An entirely different take on the Batmobile for what was designed to be a whole different take on the Batman animated mythology, the 2004 series The Batman provided a vehicle that was a dramatic departure from the elongated bodies of the Joel Schumacher films or the retro Brave and the Bold: small and compact, though still powerful and deadly. This is a vehicle that looks like it could sit just as comfortably on the racetrack as in some darkened Gotham alley.
Which isn’t to say that it doesn’t feature some holdover design elements from previous iterations or decades: fins are still present, as are the Bat symbols on the hubcaps, and, even, Schumacher’s telltale blue coloring, though all are more muted and sleeker in design. It is this balance of the old and the new, all while still wrapping the vehicle in a veneer of plausibility, that earns The Batman’s car a higher rank on this list.
6. Batman (1966)
Arguably the most famous Batmobile in the Caped Crusader’s cinematic adventures – and possibly one of the most famous cars in automobile history – the vehicle created for the 1966 live-action television series (and subsequent film) also has the most interesting history of any of Batman’s various on-screen rides.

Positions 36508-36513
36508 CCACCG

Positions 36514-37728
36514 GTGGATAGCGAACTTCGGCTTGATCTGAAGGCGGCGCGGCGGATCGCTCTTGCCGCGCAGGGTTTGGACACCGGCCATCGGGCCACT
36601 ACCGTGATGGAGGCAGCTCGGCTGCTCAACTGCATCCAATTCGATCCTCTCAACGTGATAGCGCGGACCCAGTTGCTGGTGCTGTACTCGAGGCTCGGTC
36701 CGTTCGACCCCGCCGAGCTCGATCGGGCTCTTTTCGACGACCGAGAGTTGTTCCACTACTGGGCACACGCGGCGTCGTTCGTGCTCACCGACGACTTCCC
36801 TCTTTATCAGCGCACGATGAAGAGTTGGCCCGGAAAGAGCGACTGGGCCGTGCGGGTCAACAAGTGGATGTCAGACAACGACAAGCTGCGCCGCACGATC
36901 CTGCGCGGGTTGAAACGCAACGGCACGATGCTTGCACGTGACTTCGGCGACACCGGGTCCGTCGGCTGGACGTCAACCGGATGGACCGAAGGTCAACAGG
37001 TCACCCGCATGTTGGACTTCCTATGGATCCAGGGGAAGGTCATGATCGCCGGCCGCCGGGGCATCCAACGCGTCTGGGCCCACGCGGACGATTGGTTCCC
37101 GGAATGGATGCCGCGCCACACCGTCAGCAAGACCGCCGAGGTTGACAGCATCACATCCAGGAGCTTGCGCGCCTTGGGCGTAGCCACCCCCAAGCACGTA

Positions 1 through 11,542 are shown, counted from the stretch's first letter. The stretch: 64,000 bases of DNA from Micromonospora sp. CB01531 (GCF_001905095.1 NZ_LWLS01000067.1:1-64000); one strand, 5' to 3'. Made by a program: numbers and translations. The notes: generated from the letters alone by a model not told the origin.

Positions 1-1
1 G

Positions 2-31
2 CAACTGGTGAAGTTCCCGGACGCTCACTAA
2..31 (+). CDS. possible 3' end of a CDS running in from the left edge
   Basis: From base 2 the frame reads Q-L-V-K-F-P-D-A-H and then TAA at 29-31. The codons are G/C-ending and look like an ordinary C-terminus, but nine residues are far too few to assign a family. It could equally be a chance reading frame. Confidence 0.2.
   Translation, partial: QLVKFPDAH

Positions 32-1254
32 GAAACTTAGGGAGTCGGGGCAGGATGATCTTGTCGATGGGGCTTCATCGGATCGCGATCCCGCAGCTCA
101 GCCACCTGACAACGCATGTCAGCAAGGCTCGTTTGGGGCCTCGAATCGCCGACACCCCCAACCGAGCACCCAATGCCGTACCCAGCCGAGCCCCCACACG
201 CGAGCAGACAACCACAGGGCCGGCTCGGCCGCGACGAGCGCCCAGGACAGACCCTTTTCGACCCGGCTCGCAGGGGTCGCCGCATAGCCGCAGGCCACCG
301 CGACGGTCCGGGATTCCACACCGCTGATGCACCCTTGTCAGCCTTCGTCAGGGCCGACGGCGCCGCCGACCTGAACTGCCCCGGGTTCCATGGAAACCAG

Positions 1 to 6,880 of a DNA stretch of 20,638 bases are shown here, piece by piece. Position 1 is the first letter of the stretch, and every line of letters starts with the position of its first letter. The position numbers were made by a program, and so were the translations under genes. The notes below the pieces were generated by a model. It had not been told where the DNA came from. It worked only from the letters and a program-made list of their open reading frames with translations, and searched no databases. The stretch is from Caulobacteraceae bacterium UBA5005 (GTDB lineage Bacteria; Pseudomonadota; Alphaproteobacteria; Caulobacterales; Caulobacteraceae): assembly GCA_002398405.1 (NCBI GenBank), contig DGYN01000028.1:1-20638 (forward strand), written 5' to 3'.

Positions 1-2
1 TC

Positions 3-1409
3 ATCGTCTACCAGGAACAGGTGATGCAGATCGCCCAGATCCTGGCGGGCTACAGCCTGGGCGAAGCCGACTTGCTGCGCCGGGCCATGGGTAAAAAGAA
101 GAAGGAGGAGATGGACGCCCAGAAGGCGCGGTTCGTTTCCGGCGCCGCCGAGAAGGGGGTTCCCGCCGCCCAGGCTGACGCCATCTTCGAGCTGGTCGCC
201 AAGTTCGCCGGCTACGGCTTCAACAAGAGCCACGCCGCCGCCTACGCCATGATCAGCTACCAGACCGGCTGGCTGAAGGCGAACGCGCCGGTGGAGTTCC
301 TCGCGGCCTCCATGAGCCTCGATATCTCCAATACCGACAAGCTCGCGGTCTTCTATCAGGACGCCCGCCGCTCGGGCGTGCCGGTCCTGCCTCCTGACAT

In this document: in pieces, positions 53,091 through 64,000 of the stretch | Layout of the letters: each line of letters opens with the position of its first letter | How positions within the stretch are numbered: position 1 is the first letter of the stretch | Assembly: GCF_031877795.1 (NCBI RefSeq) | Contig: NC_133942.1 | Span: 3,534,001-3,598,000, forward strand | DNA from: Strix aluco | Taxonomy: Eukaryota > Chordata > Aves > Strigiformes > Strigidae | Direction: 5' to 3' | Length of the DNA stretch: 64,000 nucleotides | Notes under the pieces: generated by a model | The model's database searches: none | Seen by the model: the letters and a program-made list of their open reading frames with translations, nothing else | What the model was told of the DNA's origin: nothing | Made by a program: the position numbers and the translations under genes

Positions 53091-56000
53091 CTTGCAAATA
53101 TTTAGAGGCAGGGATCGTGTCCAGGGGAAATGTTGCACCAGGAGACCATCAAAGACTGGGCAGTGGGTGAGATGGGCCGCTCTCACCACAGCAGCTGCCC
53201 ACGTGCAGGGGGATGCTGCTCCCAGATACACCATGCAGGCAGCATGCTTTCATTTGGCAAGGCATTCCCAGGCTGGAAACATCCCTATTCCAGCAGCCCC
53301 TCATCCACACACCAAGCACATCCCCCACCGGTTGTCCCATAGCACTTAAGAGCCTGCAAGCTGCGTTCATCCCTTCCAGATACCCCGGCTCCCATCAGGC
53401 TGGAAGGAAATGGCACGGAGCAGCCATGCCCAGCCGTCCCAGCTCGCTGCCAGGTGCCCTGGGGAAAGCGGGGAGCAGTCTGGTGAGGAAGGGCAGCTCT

Much as with the ‘40s serials, the basis for the ’66 rendition was a real-world car: the Lincoln Futura concept car, which was built in 1955 after its designer, Bill Schmidt, came across a shark while scuba diving. Thanks to its strikingly odd design and exorbitant price tag (it would cost $2.2 million in today’s money), it never got off the ground. That was until the ABC TV series was fast-tracked in production, leaving very little time for a Batmobile to be constructed. Car builder George Barris, who already possessed the Futura, decided to make it the basis of the first modern cinematic Batmobile – to legendary effect.
The sleek design and color palette combine to help make this look like the fastest of the Batmobiles to date – a muscle car plastered with Bat symbols, ready to take off to battle against whatever extravagantly-colored foe happened to threaten Gotham City that week.
5. Batman: The Animated Series (1992)
Largely inspired by Tim Burton’s 1989 film reboot, Batman: The Animated Series – which, incidentally, premiered just three months after Burton’s last Bat-adventure, Batman Returns – featured a Batmobile that, unsurprisingly, bears more than a striking resemble to that movie’s dramatically designed car (including its shield mode, which it would be locked into when the Dark Knight had to run off to fight crime on foot).